Express Scripts Holding Company (NASDAQ:ESRX), the largest pharmacy benefit manager in the U.S., tumbled 15% on reduced guidance for 2013. Earnings and revenue came in on track, but investors’ real fear is the fact that Express believes the 2013 outlook by analysts is overly aggressive. Although things were patched up between Express and Walgreen months ago, we are just now beginning to see the “fallout” and its residual impact.
Express and Walgreen’s inability to come to terms on a new contract left many customers underserved, leaving the door open for CVS Caremark Corporation (NYSE:CVS), who capitalized. CVS’s recent earnings announcement showed evidence of the pharmacy company’s ability to capture and retain Walgreen customers. 3Q earnings beat estimates, up 16% from a year earlier, and CVS also raised earnings for the full year. Management believes that the Walgreen-Express debacle added $0.04 to its 3Q EPS.
Walgreen Company (NYSE:WAG) on the other hand, had a less than stellar earnings release, with EPS down from $0.57 a year earlier to $0.53, and same-store sales falling 5.9% in October alone. Walgreen and Express renewed their contract in September that will once again allow Express customers to fill their prescriptions at Walgreen stores, but the damage may already be done, as CVS’s management expects it to keep upwards of 60% of the former Walgreen customers. Walgreen’s sees limited ability to fully anticipate how its top line will be impacted due to the loss of around $4 billion in sales on the Express contract.
Earlier this year, Express bought Medco Health Solutions (NYSE:MHS), and with the increased scalability is expected to break $100 billion in revenue for 2013. Prior to the company’s recent earnings announcement, three investment firms all reiterated their outperform ratings on Express and had over $70 price targets – compared to Express’s current stock price around $55 – due to the behemoth that Express had become with the Medco acquisition.
Medco previously did business with UnitedHealth Group (NYSE:UNH), making up around 15% of Medco’s revenues, but this contract is set to expire next year. UnitedHealth is bringing its pharmacy benefit manager services in-house and should do well without Medco. It is expected to grow revenue 8% in 2012 and 9.2% in 2013. Key drivers for UnitedHealth include aggressive acquisition of Medicare and Medicaid customers; check out our analysis of UnitedHealth’s recent earnings.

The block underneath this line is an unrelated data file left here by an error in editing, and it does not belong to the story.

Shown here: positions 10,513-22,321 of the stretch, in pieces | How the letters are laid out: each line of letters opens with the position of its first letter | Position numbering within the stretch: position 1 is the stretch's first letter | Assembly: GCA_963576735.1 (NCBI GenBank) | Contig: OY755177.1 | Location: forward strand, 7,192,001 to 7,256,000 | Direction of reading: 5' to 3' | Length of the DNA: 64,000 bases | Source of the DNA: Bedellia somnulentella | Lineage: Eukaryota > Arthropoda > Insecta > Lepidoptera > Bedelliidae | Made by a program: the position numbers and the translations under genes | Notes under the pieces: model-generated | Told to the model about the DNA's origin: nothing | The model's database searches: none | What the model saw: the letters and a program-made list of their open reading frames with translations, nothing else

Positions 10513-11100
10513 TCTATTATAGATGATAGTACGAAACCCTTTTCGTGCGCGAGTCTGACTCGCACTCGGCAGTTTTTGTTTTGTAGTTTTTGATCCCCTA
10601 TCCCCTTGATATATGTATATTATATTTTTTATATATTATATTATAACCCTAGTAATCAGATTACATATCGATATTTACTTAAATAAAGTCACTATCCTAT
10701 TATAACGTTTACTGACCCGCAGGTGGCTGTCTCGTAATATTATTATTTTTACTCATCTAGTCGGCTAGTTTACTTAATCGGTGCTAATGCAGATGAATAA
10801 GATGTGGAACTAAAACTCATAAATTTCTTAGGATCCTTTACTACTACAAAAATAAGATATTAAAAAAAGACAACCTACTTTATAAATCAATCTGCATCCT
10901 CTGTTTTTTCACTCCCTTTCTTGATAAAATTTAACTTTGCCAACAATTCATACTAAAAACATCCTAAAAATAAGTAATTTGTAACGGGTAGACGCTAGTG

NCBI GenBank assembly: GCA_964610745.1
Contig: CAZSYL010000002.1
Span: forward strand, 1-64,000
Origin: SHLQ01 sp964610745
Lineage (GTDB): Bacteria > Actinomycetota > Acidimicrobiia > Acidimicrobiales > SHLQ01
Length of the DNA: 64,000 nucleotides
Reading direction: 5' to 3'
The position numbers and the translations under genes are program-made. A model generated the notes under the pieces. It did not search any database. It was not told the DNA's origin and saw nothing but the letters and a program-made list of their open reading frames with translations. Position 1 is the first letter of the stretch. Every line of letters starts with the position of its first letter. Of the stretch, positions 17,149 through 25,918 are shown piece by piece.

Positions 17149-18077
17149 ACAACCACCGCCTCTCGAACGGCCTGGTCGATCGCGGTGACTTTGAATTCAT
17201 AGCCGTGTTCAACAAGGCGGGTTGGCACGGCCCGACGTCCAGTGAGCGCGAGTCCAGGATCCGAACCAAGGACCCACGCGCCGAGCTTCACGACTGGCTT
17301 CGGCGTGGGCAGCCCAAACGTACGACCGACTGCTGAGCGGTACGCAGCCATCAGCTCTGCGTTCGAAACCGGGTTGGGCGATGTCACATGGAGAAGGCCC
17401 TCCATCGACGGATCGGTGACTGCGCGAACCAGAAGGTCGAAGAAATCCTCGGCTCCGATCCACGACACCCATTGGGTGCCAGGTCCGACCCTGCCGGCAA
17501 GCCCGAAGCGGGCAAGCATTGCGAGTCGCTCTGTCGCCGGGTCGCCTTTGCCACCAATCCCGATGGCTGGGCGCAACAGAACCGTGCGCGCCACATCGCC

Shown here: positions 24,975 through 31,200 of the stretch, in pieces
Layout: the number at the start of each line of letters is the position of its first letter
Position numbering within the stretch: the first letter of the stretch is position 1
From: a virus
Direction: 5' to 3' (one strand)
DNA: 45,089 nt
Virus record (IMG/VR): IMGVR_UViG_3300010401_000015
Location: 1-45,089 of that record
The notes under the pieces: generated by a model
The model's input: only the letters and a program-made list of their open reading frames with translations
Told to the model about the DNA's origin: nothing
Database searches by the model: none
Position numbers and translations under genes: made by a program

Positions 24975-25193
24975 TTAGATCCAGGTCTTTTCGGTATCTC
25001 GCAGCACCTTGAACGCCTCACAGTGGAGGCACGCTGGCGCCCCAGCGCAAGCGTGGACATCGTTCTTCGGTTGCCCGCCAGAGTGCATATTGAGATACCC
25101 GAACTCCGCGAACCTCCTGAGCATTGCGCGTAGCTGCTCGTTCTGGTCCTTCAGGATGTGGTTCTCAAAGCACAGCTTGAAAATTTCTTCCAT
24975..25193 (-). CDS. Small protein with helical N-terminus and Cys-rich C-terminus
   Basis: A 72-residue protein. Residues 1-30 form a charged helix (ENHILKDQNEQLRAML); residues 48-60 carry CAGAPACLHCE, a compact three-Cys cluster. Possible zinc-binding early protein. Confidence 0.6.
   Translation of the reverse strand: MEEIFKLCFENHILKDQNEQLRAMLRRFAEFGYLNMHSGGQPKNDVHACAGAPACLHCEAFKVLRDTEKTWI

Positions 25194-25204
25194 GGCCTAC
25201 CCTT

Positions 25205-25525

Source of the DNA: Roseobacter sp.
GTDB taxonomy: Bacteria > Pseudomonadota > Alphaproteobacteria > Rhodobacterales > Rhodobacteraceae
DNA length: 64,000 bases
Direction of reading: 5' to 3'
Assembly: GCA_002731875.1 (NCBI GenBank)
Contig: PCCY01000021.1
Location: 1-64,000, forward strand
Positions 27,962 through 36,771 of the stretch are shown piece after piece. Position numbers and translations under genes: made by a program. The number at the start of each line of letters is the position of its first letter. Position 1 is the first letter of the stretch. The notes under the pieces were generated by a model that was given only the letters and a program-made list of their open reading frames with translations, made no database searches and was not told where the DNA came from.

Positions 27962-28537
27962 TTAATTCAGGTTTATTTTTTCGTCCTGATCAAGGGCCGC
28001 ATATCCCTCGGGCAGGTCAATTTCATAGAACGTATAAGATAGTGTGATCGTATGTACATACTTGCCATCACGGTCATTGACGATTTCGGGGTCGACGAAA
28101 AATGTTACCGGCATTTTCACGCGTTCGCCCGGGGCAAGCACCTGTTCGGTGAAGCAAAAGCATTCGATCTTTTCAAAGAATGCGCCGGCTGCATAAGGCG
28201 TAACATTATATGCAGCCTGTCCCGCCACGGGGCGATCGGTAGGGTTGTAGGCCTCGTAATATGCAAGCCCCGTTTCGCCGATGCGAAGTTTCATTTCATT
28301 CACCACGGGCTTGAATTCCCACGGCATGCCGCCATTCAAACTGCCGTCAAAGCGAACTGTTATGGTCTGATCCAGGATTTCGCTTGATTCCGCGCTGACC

In addition to the Medco acquisition, Express’s top line will be driven by increased demand for generics and a rise in higher-margin mail order scripts. The recent Express weakness could be a buying opportunity, and could also represent that CVS may perform better than expected over the interim.
At the end of June, Express saw Lone Pine Capital as the top fund owner at 7 million shares; meanwhile, other smaller funds concentrated their portfolio in Express, with around ten firms having 5% of their 2Q 13F invested in the pharmacy benefits manager.
The positive for Walgreens is its 3.2% dividend yield, but the possible continued fallout from the botched Express renewal may hamper growth. Even though Walgreens might be neck-and-neck with its competitors in terms of profit margins and valuation, we believe the outlook for CVS is much more positive. CVS is expected to boost full 2012 sales 15% from 2011 on the back of new pharmacy benefit management clients and same store sales growth of 5%. The fund interest was more robust in 2Q for CVS as well, compared to Walgreen. CVS called billionaire investor Warren Buffett as one of its top fund owners, and saw ten funds with over 2.5% of their 2Q 13Fs invested in the pharmacy company.
Based on recent EPS, Express now trades above the industry average earnings multiple at 35x, where UnitedHealth and AmerisourceBergen trade at 11x and 15x, respectively. Express does trade at a much more acceptable forward P/E of 12x. We believe that the Medco addition is a long-term positive and will help mitigate the loss of Walgreen customers.